The different types of Olive Oil

First and foremost, let’s clarify what the terms first pressing and cold pressing mean?

First pressing means simply that the oil was obtained from olives that were crushed only one time. This term is mainly reminiscent of the way olive oil was produced years and years ago, when screw or hydraulic presses were used and the paste was subjected to increasingly high pressures with subsequent degradation in the flavor of the oil. Nowadays continous centrifugal presses are doing the job and therefore there is no second pressing. “Cold Pressing” is also more of a term from the past. A century ago, after the first cold press, hot water or steam was applied to the remaining paste to obtain more oil, degrading the quality and removing some of the healthy nutrients. Today, the olive paste is almost always warmed, but only to room temperature which does not affect the quality of the oil at all and is still considered “cold pressed”. Cold pressed today means that the olive paste was not heated over a temperature of 27ºC (80.6ºF). As mentioned before, this is important because exposing the olive paste to higher temperatures during pressing will yield a much bigger amount of oil but it will negatively effect the quality and amount of nutrients contained in the resulting oil.

Now let’s get to the types of olive oils

After the first pressing, the olive oil obtained is classified by specialist tasters taking into account the following four attributes: Aroma, Flavor, Texture and Limpidity. The taster will attribute a score to each oil submitted for analysis and in accordance with the International Olive Council they are classified as follows:

Virgin olive oils: are the oils obtained from the fruit of the olive tree solely by mechanical or other physical means under conditions, particularly thermal conditions, that do not lead to alterations in the oil, and which have not undergone any treatment other than washing, decantation, centrifugation and filtration.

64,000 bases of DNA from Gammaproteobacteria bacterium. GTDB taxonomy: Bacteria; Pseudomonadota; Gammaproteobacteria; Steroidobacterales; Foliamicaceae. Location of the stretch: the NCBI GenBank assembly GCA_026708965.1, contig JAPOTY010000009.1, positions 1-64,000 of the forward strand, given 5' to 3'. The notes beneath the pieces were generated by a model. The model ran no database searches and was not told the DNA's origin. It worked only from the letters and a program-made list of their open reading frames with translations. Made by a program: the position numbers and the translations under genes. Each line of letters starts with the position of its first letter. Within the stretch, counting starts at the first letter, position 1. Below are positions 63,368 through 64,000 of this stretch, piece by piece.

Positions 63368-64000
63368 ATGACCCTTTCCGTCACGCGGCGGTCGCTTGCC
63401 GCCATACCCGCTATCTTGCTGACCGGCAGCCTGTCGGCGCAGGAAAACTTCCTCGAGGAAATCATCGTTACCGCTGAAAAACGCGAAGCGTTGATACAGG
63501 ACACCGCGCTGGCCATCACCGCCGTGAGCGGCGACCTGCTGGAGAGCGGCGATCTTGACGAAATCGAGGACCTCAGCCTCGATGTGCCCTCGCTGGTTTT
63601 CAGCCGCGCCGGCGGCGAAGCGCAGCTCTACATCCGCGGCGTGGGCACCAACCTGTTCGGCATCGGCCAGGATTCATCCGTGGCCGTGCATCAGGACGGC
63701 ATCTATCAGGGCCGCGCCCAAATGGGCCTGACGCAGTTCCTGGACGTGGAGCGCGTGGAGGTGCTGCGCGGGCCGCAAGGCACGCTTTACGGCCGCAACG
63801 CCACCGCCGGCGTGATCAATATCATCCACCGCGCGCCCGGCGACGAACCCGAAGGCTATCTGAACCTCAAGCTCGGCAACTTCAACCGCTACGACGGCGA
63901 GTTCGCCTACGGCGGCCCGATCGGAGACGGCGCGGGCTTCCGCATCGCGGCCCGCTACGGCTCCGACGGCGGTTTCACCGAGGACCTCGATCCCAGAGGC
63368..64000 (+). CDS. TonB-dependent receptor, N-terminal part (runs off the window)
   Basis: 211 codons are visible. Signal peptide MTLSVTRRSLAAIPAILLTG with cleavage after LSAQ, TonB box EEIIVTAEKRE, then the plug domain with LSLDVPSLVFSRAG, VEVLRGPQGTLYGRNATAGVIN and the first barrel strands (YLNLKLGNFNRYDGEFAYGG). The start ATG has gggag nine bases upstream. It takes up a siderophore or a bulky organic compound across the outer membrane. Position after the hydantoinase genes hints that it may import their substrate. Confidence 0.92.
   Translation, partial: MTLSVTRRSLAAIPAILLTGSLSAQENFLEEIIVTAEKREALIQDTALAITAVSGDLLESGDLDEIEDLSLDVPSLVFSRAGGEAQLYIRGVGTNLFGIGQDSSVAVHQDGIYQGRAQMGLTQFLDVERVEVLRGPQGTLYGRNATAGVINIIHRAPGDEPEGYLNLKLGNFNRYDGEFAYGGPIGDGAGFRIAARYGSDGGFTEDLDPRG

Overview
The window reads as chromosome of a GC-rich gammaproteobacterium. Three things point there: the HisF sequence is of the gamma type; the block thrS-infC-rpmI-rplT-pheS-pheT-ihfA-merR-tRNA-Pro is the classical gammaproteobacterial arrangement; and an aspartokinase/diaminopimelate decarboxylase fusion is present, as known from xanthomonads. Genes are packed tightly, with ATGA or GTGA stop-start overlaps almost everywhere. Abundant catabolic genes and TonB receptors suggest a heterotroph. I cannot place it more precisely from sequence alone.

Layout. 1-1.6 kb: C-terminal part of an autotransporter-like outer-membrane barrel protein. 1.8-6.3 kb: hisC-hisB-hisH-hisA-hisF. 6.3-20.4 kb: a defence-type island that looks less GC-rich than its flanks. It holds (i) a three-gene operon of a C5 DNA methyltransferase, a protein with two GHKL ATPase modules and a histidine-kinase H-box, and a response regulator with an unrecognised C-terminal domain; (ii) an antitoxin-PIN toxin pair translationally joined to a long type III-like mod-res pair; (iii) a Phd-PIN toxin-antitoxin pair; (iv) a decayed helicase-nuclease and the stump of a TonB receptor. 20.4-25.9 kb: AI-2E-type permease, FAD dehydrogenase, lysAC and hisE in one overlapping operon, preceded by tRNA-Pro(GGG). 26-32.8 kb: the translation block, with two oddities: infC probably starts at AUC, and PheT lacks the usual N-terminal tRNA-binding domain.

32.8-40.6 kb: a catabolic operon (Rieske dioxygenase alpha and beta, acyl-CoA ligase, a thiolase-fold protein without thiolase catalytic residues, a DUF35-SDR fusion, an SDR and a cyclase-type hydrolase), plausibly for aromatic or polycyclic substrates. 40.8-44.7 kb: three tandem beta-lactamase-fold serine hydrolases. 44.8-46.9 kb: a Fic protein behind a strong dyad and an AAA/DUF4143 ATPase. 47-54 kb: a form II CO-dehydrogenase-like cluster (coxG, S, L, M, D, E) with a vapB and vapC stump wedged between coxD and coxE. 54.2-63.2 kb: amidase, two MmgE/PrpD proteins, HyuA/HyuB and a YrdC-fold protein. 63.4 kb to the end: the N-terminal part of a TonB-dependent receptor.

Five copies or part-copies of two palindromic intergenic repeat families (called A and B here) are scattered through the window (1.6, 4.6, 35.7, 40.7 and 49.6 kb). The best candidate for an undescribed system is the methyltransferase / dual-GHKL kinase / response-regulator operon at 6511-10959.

Extra-Virgin Olive Oil: Less or no more than 0.8% acidity and produced by the first pressing of the olive fruit through the cold pressing process. The aroma and flavor of the olive oil must correspond to the aroma and flavor of the particular variety of olive and the score given by the taster must be between 6.5 and 10. The texture must comply with the standards, the oil must be absolutely limp and again scores must lie between 6.5 and 10. It is used on salads, added at the table to soups and stews and for dipping.

Virgin Olive Oil: has acidity of less than 2%, and is judged to have a good taste with all attributes scoring between 5.0 and 6.5.

Olive Oil: Also know as Pure Olive Oil, is the result of blending refined oil with virgin or extra virgin oils. The refined oil is the product of various types of filtering of the so called Lampante Virgin Olive Oils, which are oils whose scores for aroma, flavor, texture and limpidity do not reach 5 points or their acidity exceeds 2% and are therefore not fit for consumption before undergoing refining. The actual refining process will make the resulting oil lose its aroma, flavor, acidity and color while maintaining a significant part of its vitamins. When, as a last step, an indeterminate amount of virgin or extra virgin olive oil is added, some of the original components are reconstituted, thus gaining some color, flavor and aroma back. Pure olive oil tends to be much lighter in color and contains much softer taste than virgin olive oil. This oil is a general-purpose (all-purpose) olive oil and refers to the fact that no non-olive oils are mixed in.

Pomace Oil: Obtained by submitting the solid mass or paste that remains after the crushing and pressing of the olives to a chemical process where steam and solvents are used to extract any residual oil. Pomace oil has a more neutral flavor than pure or virgin olive oil; however, it has the same fat composition as regular olive oil, rendering it the same health benefits. It also has a high smoke point, and thus is widely used in restaurants as well as home cooking in some countries.

Light & Extra Light" Olive Oil: We personally do not use these oils and they are not commonly found in the countries of origin. So in other words, the terms have been created to target the “weight-conscious” American mind of today and it is not by any means a classification of olive oil grades. The olive oil that you see on the supermarket shelf advertised as "Extra Light" or “light” olive oil contains the exact same number of calories as regular olive oil and is a mixture of refined olive oils that are derived from the lowest quality olive oils available through chemical processing. Sometimes, the olive oil is even cut with other vegetable oils. It is completely unregulated by any certification organization and therefore has no real precedent to what its content should be.


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